Out of all of his major works, just one of them counts as a published cycle of sonnets.  The rest of the writer's life seems to have consisted of a number of non-fiction studies and examinations of whatever various and sundry topics were able to capture Menard's interests.  These included not one, but two monographs on Leibniz; at least three translations  of works done by other poets (the most notable among them being the writings of Paul Valery); an interminable number of essays on the construction of poetry; and an article on the thought of Renaissance philosopher Ramon Lull.  That last one is noteworthy enough for anyone interested in the more esoteric side of Elizabethan thought.  However, it is one literary experiment in particular that caught Borges' attention.  Here is where I think I'd better let the Argentine fantasist take over the storytelling duties.  My hope is that his words can explain the subject of this whole article better than I'd ever be able to do.  Borges refers to this "subterranean" effort of Menard's as the interminably heroic, the peerless.   And -- such are the capacities of man! -- the unfinished. This work, perhaps the most significant of our time, consists of the ninth and thirty-eighth chapters of the first part of Don Quixote and a fragment of chapter twenty-two. I know such an affirmation seems an absurdity; to justify this "absurdity" is the primordial object of this note.

"...(Menard, sic)  did not want to compose another Quixote -- which is easy -- but the Quixote itself. Needless to say, he never contemplated a mechanical transcription of the original; he did not propose to copy it. His admirable intention was to produce a few pages which would coincide -- word for word and line for line -- with those of Miguel de Cervantes.  "My intent is no more than astonishing," he wrote me the 30th of September, 1934, from Bayonne. "The final term in a theological or metaphysical demonstration -- the objective world, God, causality, the forms of the universe -- is no less previous and common than my famed novel. The only difference is that the philosophers publish the intermediary stages of their labor in pleasant volumes and I have resolved to do away with those stages." In truth, not one worksheet remains to bear witness to his years of effort.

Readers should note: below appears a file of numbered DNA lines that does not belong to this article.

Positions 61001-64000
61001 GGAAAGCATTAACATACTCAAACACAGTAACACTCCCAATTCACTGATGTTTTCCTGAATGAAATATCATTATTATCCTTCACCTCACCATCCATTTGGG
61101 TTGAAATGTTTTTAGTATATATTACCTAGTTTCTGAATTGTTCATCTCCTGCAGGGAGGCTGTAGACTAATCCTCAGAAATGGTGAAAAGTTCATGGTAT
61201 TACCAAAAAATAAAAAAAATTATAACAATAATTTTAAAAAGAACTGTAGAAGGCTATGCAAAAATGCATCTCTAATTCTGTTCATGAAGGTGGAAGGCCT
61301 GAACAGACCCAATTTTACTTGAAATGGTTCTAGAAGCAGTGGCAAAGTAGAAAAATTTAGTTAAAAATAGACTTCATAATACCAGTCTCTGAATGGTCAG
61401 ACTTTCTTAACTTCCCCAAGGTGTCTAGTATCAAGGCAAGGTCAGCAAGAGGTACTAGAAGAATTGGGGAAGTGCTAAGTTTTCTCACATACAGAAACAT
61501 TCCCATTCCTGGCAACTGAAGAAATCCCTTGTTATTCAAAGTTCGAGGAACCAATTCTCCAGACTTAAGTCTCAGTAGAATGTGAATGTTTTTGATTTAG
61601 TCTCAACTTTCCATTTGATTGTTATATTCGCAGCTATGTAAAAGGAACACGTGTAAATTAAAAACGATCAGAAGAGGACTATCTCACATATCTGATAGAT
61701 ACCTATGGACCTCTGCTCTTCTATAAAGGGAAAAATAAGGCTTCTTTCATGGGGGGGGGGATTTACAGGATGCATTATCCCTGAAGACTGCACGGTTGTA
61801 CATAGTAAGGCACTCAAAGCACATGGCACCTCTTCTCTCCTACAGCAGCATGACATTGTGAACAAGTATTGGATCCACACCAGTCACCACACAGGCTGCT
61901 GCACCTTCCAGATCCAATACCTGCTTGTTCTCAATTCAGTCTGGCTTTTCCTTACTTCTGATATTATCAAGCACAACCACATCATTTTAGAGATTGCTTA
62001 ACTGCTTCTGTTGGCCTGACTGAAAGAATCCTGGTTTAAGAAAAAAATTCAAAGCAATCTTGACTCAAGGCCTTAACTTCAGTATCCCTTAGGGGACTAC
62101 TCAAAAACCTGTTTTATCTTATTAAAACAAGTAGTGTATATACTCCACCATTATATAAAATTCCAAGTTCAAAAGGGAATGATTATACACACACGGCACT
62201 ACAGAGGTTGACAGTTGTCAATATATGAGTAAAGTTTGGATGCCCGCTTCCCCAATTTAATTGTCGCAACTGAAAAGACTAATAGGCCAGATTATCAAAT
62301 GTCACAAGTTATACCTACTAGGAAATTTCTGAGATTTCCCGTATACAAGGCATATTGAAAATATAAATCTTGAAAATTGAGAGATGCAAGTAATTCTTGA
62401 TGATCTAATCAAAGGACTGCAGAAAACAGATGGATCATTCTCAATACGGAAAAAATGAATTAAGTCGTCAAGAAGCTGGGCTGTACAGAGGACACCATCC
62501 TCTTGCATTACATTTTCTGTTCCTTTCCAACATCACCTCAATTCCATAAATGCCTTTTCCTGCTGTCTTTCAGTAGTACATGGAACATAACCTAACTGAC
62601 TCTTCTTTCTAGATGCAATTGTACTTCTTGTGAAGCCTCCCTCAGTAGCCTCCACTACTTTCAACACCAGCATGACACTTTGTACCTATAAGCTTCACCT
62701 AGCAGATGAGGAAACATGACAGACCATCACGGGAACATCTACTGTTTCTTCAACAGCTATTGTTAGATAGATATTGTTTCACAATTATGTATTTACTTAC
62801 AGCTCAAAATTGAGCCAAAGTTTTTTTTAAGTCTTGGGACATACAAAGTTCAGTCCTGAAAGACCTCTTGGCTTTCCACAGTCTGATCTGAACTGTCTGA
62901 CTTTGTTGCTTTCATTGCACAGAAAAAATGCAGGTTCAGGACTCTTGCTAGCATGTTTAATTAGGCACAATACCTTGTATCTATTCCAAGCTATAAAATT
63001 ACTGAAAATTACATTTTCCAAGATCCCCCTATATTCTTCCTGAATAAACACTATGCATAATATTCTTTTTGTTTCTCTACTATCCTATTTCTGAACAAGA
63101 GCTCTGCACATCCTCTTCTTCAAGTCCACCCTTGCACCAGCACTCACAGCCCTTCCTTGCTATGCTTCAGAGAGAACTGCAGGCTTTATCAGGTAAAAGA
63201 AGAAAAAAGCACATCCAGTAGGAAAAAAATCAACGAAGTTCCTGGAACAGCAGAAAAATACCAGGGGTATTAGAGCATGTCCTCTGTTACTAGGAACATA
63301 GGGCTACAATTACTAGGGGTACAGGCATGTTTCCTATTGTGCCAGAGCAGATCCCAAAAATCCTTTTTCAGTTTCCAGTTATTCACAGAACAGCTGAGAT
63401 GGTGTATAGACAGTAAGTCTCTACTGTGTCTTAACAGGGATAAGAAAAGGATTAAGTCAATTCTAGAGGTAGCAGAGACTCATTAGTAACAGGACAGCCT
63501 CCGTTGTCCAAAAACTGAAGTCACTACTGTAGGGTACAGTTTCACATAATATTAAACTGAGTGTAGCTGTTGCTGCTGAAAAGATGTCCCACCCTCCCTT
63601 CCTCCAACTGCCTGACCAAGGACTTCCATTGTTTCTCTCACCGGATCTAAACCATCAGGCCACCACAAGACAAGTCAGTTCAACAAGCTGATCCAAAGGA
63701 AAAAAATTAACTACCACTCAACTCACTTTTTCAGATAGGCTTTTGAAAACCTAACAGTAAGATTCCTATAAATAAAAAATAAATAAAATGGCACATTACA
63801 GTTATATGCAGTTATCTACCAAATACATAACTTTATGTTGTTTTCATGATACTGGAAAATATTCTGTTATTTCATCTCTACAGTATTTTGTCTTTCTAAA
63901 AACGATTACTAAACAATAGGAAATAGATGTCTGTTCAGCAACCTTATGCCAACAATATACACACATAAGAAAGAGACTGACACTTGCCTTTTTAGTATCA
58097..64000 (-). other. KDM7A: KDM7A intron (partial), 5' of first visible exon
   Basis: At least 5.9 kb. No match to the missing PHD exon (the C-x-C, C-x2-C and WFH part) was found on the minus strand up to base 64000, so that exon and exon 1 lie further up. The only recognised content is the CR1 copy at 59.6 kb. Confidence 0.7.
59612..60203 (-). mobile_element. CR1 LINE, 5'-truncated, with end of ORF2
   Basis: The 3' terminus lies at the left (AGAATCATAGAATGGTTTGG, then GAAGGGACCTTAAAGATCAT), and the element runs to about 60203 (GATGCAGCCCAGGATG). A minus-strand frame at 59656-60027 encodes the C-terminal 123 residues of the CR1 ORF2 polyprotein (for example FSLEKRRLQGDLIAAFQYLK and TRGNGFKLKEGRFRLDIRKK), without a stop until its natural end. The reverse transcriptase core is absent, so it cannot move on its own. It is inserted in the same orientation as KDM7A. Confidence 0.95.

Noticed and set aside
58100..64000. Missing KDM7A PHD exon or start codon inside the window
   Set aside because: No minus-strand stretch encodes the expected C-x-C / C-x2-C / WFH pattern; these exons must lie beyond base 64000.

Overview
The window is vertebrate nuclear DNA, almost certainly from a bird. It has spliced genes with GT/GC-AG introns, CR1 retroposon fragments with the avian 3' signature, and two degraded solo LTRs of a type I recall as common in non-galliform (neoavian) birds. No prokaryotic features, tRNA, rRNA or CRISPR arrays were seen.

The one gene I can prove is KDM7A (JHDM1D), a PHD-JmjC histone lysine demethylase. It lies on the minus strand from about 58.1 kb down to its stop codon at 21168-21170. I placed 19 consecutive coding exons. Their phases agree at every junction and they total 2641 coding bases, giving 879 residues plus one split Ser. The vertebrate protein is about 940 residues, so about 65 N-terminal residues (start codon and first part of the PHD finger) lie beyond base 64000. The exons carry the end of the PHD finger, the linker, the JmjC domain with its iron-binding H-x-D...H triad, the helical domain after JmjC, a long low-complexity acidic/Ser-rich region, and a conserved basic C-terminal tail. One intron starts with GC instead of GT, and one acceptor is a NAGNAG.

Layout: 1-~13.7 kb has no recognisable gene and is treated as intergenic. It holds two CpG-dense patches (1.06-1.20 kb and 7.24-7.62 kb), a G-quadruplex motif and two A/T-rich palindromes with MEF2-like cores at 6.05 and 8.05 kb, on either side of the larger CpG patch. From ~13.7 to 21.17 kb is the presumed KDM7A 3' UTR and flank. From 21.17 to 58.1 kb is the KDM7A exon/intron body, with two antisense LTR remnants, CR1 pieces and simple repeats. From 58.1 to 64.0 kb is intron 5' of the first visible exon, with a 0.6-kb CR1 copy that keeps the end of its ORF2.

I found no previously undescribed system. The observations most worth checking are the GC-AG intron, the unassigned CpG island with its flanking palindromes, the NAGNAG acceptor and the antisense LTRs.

"The first method he conceived was relatively simple. Know Spanish well, recover the Catholic faith, fight against the Moors or the Turk, forget the history of Europe between the years 1602 and 1918, be Miguel de Cervantes. Pierre Menard studied this procedure (I know he attained a fairly accurate command of seventeenth century Spanish) but discarded it as too easy. Rather as impossible! my reader will say. Granted, but the undertaking was impossible from the very beginning and of all the impossible ways of carrying it out, this was the least interesting. To be, in the twentieth century, a popular novelist of the seventeenth seemed to him a diminution.  To be, in some way, Cervantes and reach the Quixote seemed less arduous to him -- and, consequently, less interesting -- than to go on being Pierre Menard and reach the Quixote through the experiences of Pierre Menard. (This conviction, we might say in passing, made him omit the autobiographical prologue to the second part of Don Quixote. To include that prologue would have been to create another character -- Cervantes -- but it would also have meant presenting the Quixote in terms of that character and not of Menard. The latter, naturally, declined that facility.)